The Ghostlights, by Gráinne Murphy
29 September 2021
Life can become routine and monotonous. The day-in and the day-out. Often it happens gradually, creeps up from behind, you’re simply too busy to notice. You settle into a pattern, kid yourself you’re content, and believe it. It’s called getting into the zone; the comfort zone. And there you might stay, until something comes along and shakes you out of your self-induced stupor.
Ethel owns a guesthouse in rural Ireland, but leaves its management to Liv, one of her daughters, in The Ghostlights (published by Legend Press, September 2021), the second novel by Cork based Irish writer Gráinne Murphy. Meanwhile her other daughter, Marianne, who is disillusioned with life, returns from Dublin, for some time out. Her homecoming coincides with the arrival of a guest, a man named Fred.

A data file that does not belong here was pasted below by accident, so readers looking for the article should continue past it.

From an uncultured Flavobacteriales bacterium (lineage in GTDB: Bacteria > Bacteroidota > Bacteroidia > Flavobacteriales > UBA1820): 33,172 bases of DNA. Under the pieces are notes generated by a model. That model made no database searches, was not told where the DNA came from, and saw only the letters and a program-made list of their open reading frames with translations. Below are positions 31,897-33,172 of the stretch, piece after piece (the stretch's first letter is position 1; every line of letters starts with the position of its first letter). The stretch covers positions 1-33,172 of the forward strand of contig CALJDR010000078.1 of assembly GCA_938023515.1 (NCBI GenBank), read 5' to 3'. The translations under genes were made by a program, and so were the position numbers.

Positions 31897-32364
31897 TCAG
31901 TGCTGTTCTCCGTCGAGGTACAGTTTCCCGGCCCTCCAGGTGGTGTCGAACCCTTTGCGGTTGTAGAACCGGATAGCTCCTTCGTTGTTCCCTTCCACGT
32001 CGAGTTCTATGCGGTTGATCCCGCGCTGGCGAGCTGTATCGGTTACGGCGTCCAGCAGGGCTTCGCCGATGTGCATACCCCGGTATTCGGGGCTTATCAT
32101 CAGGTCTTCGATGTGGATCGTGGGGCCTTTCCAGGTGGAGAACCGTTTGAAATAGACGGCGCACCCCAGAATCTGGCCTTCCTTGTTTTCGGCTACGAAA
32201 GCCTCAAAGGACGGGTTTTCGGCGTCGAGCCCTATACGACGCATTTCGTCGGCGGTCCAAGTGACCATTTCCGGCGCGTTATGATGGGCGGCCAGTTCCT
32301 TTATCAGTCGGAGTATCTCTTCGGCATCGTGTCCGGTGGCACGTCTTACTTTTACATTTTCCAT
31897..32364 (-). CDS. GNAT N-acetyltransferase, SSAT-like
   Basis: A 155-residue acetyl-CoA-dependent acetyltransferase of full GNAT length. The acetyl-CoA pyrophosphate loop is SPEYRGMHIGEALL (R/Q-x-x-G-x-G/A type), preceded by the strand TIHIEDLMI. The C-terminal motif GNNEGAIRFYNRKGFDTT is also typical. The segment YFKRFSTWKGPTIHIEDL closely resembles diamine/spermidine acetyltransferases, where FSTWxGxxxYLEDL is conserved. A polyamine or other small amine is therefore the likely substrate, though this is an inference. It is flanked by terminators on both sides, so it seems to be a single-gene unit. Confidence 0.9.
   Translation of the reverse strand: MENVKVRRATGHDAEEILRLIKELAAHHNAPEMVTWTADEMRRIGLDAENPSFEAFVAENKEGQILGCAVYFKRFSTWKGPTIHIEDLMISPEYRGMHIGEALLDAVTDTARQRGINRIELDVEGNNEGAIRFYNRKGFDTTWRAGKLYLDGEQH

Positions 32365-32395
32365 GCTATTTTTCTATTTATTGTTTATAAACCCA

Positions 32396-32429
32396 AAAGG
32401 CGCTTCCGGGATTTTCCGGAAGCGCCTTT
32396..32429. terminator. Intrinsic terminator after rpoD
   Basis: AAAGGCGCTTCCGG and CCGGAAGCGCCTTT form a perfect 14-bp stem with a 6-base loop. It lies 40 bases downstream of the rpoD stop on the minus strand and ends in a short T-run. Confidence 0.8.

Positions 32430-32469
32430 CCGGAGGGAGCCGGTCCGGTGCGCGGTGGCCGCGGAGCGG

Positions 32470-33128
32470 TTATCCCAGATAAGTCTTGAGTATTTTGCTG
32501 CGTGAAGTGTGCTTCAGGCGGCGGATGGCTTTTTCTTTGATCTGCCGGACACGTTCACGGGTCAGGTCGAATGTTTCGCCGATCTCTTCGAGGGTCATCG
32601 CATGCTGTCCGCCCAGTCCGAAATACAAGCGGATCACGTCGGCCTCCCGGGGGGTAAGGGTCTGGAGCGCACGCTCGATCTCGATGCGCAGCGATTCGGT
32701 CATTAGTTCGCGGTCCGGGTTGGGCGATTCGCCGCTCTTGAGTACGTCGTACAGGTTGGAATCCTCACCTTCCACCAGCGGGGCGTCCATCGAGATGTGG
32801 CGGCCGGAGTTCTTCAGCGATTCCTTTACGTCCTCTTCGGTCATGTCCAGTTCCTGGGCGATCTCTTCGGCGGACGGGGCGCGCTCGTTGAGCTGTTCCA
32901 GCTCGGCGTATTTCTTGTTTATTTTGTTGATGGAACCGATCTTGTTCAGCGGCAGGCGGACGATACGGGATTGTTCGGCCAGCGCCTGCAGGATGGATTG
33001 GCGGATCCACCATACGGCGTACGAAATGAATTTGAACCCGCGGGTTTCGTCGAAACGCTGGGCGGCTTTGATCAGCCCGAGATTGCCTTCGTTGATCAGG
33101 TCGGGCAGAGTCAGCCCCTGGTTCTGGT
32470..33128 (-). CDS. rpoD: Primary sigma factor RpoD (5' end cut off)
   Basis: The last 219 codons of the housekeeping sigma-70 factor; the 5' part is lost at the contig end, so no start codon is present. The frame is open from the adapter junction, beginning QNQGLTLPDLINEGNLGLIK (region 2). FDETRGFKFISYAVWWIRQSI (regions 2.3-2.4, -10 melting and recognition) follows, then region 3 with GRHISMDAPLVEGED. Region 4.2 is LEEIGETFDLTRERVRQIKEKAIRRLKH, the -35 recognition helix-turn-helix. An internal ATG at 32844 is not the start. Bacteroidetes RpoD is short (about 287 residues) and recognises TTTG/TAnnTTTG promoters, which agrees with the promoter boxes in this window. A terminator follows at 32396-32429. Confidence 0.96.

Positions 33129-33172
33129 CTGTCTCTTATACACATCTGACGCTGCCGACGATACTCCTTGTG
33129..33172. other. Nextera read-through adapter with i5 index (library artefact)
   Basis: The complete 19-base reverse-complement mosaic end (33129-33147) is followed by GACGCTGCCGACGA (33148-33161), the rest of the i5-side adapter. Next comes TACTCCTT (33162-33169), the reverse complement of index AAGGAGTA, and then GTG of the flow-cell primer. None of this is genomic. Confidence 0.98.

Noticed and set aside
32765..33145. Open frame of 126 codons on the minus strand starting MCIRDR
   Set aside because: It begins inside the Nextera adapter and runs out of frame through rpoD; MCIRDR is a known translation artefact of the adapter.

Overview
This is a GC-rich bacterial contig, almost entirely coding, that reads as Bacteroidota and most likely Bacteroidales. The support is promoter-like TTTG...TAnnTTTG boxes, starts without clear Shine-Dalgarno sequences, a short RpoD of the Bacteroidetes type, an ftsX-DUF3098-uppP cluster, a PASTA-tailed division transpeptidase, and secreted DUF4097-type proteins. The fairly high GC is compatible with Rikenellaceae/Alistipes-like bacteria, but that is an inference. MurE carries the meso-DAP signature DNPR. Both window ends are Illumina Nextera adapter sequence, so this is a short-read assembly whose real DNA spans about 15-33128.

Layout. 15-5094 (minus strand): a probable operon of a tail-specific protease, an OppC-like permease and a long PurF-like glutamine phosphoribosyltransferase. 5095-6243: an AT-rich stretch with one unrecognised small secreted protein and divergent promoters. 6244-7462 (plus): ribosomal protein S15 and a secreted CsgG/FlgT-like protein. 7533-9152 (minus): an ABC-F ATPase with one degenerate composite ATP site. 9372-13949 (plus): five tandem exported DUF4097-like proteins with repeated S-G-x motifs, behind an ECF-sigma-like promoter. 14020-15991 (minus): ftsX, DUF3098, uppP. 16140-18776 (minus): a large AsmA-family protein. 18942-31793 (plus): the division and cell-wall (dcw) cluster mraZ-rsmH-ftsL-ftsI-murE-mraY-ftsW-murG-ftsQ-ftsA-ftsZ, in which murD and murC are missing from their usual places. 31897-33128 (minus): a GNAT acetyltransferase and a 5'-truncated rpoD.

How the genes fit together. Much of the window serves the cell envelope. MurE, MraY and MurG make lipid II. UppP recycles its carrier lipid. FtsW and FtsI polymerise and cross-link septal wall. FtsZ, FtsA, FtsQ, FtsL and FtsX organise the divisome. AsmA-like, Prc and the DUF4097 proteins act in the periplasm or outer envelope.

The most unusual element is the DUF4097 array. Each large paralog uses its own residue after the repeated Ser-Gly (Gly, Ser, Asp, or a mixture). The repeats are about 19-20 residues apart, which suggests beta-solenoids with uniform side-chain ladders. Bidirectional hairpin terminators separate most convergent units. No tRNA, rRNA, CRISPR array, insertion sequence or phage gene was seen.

A few days later, Fred is found drowned in a nearby pond, his death a suicide. The tragedy brings the local community together, but the demise of the elderly guest takes a toll on Ethel, Liv, and Marianne. While their neighbours mourn Fred’s passing, the three women find themselves pondering their relationships, their place in the scheme of things, some poor life decisions, and just where it is that they are going.